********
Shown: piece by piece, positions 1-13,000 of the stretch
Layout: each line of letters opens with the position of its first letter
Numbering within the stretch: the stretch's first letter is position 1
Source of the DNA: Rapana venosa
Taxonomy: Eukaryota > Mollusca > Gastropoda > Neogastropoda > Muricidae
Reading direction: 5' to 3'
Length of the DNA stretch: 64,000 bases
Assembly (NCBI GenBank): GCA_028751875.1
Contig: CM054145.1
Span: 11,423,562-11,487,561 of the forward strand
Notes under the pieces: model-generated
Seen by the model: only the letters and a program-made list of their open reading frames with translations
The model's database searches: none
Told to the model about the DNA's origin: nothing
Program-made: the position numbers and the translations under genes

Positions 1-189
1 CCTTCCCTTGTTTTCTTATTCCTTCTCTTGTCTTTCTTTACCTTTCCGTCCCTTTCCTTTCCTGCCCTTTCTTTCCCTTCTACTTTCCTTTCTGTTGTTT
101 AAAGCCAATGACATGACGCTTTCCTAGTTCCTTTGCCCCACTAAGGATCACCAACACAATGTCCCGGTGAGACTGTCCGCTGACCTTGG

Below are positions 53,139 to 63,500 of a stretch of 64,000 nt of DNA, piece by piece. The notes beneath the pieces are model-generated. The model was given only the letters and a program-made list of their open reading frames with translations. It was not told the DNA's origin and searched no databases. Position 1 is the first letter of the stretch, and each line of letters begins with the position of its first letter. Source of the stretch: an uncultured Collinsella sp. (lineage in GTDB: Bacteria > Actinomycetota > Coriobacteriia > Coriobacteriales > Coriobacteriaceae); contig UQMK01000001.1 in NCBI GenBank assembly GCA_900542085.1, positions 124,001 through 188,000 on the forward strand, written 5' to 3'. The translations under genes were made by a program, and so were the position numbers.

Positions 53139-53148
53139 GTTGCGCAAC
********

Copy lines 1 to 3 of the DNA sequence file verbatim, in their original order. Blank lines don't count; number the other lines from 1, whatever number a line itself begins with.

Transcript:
Shown: piece by piece, positions 1-13,000 of the stretch
Layout: each line of letters opens with the position of its first letter
Numbering within the stretch: the stretch's first letter is position 1